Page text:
We poured some water from a Thermos into the lid of the Cafflano, which doubles as a pouring kettle, and we were impressed with its controlled pouring spout. In fact, the whole process was very smooth. One person can easily do everything required to make a cup of coffee while standing and holding all the parts, which is pretty impressive. Once we got the hang of it, it took us around six minutes to make a single pour-over from start to finish, including grinding. The metal pour-over filter didn’t take out as many impurities as a traditional paper one would – slightly more residue was left behind – and we also found it was highly sensitive to the grind size. Get it slightly wrong and it has a tendency to over-extract, leaving a bitter taste.

Under pressure

Another hour and a few more gorgeously green and sun-dappled paths later, we made our final coffee stop to try another new (to us) invention, the Handpresso Pump (from £75, Its YouTube advert shows an espresso in front of a mountainous panorama, inviting you to imagine a rich espresso as the perfect catalyst for that last uphill push. And although we were in the slightly less impressive environment of the Surrey Hills, the motivational effect was the same.

The Handpresso took a surprising amount of effort. It uses a bicycle pump action to compress the air into a small chamber – a click of a button releases it, forcing the water through the ground coffee. While the average pressure for a standard bike tyre is 6 bar, the Handpresso requires 9 to 16 bar – which equates to a lot of vigorous pumping.

For our first attempt, we over-packed the basket with ground coffee and despite all our pumping, the resulting pressure didn’t push any water through. Undeterred, we tried again, but this time we used the ESE capsule attachment. However, we kept ripping the small tea-bag-like sachets trying to put them into the compartment, rendering them useless. We made one final attempt, and I soon found myself laughing hysterically as Brian pumped for more than ten minutes, determined to have at least one drinkable espresso.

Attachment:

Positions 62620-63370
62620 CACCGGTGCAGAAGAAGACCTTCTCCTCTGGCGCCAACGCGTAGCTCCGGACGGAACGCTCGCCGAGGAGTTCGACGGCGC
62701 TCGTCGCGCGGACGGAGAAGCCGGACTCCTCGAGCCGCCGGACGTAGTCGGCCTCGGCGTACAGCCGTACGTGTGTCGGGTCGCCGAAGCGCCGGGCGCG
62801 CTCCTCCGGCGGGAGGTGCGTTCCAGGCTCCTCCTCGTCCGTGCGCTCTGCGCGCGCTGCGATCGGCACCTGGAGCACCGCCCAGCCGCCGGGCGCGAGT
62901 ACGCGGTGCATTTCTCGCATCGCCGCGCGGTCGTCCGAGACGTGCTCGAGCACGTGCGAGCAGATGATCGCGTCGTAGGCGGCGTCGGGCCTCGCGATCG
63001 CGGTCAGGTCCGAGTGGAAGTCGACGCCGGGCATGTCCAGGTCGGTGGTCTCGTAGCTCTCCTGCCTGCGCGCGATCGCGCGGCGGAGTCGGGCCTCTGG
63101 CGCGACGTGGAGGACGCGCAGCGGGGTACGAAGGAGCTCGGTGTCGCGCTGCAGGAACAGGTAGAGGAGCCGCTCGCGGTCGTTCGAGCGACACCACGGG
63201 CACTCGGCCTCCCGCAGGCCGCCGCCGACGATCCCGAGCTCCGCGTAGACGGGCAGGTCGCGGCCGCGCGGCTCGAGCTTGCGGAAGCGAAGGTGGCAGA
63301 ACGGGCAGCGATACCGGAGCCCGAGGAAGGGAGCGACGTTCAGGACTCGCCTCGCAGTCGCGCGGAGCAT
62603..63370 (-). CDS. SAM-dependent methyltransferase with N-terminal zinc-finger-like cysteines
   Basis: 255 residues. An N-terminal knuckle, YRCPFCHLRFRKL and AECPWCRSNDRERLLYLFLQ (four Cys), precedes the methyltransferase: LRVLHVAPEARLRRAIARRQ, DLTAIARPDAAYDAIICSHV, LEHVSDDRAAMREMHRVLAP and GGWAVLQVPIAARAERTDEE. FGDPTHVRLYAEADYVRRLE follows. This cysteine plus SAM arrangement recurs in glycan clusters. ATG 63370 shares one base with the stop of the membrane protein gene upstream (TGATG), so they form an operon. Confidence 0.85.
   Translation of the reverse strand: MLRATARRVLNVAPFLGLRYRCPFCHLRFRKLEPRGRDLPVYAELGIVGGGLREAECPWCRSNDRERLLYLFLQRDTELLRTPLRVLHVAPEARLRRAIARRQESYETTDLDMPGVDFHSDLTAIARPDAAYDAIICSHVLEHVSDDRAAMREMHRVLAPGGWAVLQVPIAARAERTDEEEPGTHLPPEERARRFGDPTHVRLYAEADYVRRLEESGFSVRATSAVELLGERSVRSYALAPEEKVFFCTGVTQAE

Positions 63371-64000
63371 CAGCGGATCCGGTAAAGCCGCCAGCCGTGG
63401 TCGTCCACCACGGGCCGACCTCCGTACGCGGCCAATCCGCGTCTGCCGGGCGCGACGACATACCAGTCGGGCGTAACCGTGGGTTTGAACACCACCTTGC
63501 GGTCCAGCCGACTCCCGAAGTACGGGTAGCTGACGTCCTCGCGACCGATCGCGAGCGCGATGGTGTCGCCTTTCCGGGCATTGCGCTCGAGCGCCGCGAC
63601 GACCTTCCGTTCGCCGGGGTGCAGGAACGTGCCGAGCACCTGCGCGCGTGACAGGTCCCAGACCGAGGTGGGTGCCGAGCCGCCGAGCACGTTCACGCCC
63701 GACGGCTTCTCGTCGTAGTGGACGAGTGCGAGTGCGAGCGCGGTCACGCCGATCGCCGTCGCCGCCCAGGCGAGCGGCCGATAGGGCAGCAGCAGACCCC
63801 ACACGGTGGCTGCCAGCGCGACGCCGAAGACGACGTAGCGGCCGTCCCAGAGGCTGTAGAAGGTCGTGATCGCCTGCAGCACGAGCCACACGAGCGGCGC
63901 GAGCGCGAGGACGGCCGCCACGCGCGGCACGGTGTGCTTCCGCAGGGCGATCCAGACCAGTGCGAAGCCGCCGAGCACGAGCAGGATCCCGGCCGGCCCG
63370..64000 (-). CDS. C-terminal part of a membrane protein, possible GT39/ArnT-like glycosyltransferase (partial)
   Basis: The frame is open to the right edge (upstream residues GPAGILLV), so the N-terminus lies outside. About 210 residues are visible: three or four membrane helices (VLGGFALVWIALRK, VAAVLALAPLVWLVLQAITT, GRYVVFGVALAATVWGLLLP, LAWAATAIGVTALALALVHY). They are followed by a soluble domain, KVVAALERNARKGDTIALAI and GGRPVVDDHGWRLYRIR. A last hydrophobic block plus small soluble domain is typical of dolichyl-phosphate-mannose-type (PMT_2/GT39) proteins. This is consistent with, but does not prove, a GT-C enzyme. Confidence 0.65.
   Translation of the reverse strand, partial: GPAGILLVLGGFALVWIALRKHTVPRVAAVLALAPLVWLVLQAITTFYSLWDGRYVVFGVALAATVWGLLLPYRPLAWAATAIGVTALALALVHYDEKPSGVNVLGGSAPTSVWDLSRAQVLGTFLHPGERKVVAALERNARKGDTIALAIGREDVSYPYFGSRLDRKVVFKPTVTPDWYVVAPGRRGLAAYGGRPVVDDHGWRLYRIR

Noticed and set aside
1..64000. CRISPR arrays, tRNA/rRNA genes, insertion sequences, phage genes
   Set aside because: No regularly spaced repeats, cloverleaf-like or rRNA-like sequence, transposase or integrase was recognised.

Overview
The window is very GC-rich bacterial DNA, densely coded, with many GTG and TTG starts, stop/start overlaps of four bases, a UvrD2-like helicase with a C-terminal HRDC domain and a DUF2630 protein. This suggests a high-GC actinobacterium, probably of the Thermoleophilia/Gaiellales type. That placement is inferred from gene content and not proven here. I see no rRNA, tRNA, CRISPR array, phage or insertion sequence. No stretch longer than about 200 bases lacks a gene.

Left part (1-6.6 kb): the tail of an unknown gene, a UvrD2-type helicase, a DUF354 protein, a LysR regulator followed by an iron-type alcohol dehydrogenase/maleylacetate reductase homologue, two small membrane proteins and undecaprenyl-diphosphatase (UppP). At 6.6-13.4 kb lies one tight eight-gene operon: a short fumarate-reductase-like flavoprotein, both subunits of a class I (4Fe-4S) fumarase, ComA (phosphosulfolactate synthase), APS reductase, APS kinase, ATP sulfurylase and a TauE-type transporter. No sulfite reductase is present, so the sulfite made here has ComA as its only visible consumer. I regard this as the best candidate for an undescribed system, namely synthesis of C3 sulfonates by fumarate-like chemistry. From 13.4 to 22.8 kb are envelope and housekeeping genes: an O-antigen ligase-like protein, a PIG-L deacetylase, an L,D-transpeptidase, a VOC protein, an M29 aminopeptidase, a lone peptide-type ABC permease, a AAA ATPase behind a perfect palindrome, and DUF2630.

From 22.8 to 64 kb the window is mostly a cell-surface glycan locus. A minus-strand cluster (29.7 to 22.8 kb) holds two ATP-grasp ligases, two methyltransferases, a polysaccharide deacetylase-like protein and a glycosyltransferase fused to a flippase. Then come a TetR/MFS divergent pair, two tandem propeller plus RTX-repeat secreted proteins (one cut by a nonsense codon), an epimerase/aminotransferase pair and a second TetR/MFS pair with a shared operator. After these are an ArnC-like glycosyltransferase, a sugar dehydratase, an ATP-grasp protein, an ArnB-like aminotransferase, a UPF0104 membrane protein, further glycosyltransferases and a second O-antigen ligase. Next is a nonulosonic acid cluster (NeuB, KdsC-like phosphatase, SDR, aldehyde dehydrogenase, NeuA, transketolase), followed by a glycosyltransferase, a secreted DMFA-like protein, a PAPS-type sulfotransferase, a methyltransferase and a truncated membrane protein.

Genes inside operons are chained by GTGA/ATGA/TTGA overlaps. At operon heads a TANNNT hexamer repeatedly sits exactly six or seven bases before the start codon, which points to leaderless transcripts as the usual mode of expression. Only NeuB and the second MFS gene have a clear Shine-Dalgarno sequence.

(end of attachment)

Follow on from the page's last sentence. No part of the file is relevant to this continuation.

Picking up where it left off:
Finally, after all that pumping and grinding, we managed to extract one shot. It had a rich profile and body – not as strong as a regular espresso, but with an intense flavour and great crema. We did have to share it though, as neither of us could muster the energy to make another. (A few days later, when my arms had recovered, I honed my technique and achieved my current personal best: four minutes 33 seconds of pumping from a resting start, not including the time spent manually grinding the beans).

Best practice

None of the products we tried made poor coffee. However, to guarantee good coffee during your outdoor pursuits, you really only have one shot (excuse the pun) as it’s likely you’ll have a limited water supply. To give yourself the best chance, practise beforehand, know the exact quantities of beans you’ll need and preset your grinder.

So which is best? Well, naturally, that depends on your needs and the equipment you already have. If you don’t own – or don’t want to pack – a grinder, the Cafflano is a practical product at a good price, although the coffee it made, while acceptable, was the worst we drank. If you’re after an espresso (and an arm workout), the Handpresso Pump does a decent job, but you’re limited to making a single shot each time. And after a tiring walk, it’s probably more effort than it’s worth.

If you don’t mind carrying a little more kit, we recommend a portable stove – having access to freshly boiled water for the AeroPress was our biggest success. It’s much easier if you can find a flat, stable surface, so we’d recommend choosing the site of your coffee stop with care. But whichever method you choose, the aroma of freshly brewed speciality coffee in the great outdoors makes any walking trip better.